Worldwide governments are holding more average debt than ever before in world history.
Perhaps a second perhaps even more dangerous credit crisis is to be expected.
The clock is ticking and every single second; the planet takes on more and more debt.
In 2001, global government debt totaled $18.2 trillion. Spring-forward just 10 years, and the unimaginable figure now totals almost $44 trillion! That’s an increase of 140 percent (over 9.0% a year).
On your smart phone, you can pull up an app where you can see these numbers increase as they fly by every second! That ISN’T the management of money!
According to The Economist, global sovereign debt is predicted to climb an additional 7% in 2012 to reach an historical high of $47 trillion.
Calculating debt against gross domestic product (GDP), the global debt-to-GDP ratio at the end of 2010 arrived at nearly 80%.
The heaviest balance sheet offenders comprise troubled European countries like Italy, Greece and Portugal. And the United States isn’t far behind with $15 trillion in debt and a debt-to GDP ratio cresting 100%. And tilting the scale at over 200% at the end of 2010 was, none other than, Japan.
The result of this rapidly increasing debt means more government meddling, a further sluggish tempo in the already weakened economic environment and the likelihood of further nation citizen uprisings.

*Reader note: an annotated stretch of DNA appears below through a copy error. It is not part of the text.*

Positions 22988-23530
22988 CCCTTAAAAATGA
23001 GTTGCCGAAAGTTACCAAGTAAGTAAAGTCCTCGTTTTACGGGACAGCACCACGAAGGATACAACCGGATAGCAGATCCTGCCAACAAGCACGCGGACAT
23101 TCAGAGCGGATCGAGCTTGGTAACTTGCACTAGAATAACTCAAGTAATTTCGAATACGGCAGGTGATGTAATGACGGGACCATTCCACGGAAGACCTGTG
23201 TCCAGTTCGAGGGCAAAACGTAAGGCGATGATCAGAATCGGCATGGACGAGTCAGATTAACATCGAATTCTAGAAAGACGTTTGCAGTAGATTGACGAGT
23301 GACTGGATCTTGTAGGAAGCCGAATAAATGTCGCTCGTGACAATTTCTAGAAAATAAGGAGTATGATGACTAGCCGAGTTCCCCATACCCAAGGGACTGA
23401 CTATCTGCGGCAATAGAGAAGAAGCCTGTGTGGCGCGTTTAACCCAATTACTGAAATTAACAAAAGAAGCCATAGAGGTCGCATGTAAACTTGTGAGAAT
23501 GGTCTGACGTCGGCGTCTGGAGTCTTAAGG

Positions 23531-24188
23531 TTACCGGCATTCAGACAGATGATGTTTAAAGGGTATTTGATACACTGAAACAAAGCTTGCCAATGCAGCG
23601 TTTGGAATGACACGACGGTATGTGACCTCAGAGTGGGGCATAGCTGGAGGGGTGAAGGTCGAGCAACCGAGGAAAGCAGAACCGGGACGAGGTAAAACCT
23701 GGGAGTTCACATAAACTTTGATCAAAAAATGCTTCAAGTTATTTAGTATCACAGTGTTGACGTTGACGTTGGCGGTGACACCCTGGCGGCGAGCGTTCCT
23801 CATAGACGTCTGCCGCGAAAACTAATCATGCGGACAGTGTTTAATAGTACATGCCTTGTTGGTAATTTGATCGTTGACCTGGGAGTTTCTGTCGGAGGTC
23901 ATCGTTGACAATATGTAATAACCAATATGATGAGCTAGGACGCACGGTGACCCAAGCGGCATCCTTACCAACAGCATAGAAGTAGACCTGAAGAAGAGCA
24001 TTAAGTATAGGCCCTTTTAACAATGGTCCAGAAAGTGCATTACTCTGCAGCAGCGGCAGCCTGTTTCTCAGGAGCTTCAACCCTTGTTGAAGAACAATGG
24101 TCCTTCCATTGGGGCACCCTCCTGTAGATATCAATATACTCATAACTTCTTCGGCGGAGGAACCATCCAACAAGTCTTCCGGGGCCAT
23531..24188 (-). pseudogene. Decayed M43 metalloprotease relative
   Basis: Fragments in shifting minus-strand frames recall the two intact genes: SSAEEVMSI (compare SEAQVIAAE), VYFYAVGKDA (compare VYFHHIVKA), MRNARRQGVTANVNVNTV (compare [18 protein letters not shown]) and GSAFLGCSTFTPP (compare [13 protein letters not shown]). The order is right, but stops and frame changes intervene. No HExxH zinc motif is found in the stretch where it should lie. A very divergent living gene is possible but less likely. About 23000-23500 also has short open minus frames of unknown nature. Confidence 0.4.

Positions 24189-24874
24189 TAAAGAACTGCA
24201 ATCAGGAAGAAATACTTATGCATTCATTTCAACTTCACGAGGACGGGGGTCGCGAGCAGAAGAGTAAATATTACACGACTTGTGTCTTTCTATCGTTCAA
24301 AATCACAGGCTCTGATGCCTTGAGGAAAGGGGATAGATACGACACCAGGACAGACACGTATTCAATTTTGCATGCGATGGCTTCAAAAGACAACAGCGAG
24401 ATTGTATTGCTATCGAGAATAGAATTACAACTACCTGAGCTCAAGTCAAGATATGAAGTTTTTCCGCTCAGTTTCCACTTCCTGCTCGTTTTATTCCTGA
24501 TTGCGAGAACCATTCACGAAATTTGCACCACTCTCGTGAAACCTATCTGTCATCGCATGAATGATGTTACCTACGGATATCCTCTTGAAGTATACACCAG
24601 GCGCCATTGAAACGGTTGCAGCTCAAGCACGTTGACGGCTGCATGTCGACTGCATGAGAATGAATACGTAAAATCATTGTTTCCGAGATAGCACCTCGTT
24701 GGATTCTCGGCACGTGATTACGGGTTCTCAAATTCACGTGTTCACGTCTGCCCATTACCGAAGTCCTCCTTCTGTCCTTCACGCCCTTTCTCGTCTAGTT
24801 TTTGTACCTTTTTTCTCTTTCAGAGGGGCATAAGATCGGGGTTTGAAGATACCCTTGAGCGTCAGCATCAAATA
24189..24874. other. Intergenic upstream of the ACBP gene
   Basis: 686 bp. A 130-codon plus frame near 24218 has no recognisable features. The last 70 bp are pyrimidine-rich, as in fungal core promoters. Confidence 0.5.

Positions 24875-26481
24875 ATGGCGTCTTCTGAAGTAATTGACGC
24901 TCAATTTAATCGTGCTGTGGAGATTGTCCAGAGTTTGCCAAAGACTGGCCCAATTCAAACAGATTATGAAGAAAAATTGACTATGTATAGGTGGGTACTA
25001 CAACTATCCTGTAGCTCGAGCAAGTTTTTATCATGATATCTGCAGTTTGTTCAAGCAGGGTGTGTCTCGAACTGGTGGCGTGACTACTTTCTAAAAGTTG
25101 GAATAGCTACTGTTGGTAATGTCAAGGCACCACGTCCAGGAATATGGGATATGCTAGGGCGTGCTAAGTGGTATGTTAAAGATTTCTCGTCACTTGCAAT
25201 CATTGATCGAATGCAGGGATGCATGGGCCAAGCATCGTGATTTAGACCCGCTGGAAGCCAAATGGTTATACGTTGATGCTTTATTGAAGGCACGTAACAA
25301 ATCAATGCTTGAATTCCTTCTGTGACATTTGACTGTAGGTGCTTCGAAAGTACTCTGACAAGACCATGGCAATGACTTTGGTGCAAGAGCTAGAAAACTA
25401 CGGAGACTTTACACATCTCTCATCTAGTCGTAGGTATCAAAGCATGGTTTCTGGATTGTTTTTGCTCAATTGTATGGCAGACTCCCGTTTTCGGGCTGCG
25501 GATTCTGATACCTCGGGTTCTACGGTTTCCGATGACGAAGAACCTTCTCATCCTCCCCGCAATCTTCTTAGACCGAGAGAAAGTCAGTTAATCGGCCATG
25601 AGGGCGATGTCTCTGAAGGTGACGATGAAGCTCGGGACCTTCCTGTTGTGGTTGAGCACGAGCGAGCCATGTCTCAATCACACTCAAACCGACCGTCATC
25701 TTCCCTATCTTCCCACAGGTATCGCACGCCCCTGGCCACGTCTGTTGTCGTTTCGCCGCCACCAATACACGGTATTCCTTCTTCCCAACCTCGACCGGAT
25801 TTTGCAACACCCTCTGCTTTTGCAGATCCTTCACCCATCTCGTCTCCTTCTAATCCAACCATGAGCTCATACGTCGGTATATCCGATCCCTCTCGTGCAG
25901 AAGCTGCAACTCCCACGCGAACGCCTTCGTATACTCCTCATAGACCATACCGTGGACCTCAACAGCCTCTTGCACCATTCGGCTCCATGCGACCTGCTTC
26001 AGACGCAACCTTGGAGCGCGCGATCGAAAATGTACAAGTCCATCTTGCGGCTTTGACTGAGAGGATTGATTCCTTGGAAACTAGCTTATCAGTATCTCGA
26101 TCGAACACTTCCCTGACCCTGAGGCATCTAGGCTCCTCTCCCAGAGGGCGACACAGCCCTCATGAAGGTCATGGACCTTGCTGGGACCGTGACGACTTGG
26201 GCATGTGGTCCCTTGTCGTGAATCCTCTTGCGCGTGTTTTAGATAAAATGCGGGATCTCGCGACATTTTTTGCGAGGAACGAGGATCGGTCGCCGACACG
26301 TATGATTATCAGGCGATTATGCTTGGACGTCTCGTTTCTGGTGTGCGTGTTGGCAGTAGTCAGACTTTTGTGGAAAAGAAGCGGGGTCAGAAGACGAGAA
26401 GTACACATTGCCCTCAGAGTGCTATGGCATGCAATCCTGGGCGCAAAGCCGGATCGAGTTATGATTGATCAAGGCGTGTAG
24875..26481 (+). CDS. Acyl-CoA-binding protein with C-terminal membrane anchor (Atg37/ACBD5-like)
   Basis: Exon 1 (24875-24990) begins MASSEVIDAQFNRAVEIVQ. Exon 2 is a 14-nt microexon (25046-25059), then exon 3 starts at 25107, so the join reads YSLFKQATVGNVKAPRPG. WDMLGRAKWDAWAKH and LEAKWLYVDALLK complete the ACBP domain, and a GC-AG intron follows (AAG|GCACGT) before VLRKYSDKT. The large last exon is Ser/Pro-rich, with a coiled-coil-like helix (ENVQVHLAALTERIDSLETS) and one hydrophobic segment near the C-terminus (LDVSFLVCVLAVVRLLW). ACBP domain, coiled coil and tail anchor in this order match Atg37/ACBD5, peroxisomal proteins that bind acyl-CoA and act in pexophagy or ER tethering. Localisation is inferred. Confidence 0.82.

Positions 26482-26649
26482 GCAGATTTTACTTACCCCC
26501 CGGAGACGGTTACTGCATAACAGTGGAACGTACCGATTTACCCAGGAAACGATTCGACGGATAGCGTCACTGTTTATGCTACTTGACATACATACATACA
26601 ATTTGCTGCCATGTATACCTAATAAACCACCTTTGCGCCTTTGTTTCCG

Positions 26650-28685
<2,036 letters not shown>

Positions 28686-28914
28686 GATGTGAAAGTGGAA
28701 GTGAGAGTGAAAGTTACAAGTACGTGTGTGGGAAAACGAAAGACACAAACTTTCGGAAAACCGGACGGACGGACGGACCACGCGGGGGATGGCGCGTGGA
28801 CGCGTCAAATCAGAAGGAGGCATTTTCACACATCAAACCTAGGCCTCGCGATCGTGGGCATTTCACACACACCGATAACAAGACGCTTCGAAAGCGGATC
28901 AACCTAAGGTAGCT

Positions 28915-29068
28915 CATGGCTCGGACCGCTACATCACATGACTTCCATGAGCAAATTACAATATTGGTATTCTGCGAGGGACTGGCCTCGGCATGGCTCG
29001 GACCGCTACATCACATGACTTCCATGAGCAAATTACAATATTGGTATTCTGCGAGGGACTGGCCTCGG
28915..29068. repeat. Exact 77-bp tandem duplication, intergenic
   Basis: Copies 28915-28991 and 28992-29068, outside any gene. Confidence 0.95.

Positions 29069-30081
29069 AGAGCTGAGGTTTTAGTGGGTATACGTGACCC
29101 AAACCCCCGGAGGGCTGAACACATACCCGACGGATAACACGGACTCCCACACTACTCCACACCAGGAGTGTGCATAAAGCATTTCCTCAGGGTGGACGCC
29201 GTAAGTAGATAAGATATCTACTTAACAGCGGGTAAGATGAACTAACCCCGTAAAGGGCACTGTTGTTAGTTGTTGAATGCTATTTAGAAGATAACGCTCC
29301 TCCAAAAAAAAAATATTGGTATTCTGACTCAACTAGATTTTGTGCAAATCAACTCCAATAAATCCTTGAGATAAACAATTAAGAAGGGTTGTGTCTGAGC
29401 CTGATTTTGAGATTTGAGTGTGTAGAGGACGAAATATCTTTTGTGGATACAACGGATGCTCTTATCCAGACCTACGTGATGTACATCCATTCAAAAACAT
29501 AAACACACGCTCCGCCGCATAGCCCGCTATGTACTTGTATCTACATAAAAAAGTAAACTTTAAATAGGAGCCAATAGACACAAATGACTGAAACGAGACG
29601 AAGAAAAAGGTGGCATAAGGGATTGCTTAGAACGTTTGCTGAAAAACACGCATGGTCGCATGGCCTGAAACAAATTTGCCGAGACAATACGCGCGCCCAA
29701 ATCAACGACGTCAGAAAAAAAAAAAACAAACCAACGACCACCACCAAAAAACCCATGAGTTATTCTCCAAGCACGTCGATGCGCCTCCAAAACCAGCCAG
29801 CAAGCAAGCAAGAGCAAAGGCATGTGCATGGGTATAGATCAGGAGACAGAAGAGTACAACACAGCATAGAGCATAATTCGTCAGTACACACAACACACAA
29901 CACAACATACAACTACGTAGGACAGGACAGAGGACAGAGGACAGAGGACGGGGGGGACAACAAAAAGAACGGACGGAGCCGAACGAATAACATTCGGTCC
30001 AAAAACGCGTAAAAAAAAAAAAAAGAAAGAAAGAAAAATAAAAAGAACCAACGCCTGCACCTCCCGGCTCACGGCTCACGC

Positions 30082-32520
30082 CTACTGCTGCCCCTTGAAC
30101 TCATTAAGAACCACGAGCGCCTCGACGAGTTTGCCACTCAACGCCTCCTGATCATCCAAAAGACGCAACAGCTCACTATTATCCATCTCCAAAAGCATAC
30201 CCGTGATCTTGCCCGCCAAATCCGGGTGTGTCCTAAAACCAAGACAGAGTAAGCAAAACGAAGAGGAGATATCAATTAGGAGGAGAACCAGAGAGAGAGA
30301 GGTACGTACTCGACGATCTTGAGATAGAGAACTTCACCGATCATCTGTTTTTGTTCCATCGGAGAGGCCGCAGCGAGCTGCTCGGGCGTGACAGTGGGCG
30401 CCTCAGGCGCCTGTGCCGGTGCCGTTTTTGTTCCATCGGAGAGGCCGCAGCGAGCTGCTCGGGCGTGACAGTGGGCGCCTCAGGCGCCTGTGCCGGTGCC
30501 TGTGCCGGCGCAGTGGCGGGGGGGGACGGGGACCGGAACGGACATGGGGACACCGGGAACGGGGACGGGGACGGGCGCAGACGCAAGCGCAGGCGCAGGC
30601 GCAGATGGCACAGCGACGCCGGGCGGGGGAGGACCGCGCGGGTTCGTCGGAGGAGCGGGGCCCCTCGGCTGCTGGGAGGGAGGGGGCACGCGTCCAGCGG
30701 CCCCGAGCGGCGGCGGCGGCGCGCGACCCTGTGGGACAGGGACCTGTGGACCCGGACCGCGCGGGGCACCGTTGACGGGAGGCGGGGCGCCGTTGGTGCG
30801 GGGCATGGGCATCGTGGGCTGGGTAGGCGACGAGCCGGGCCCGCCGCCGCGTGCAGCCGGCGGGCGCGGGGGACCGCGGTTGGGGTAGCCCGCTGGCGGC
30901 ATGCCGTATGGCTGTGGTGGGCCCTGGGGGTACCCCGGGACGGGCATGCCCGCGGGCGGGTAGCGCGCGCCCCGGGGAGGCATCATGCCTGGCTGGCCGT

One of the biggest problems with economic crises is that ordinary economists and financial advisers either
1.) Don’t see the impending problems
2.) Or merely will not acknowledge to them.
That’s precisely what took place in the fall of 2008, when the bank crisis began in the United States.
Since then, global governments have persisted in spending and spending, in the meantime production is grinding to a halt as joblessness is skyrocketing.
Now, as we step into the fourth year of the post-crisis situation, there is no sign of growth that is remarkable enough to get us out of the depressing feedback loop in which governments and the press continue to operate.
A depressing feedback loop seizes the population’s attention when massive government debt loads:
a) as an ever-weakening monetary system and
b) a dangerously sluggish economy feed off each other.
Increasing debts become unsustainable and set off austerity procedures intended to decrease spending and/or raise taxes or other revenue basis to try and lower debt.
The result = a downward spiral of commerce and financial movement and a banking crisis usually follows.
Under pressure to stimulate the market, the Fed and other central banks carryout band-aid fixes by printing (fiat) money and governments add additional austerity measures, which creates the vicious cycle of the feedback loop all over again.
Nothing YOU can do about this globally.
But you CAN prevent it from affecting you.
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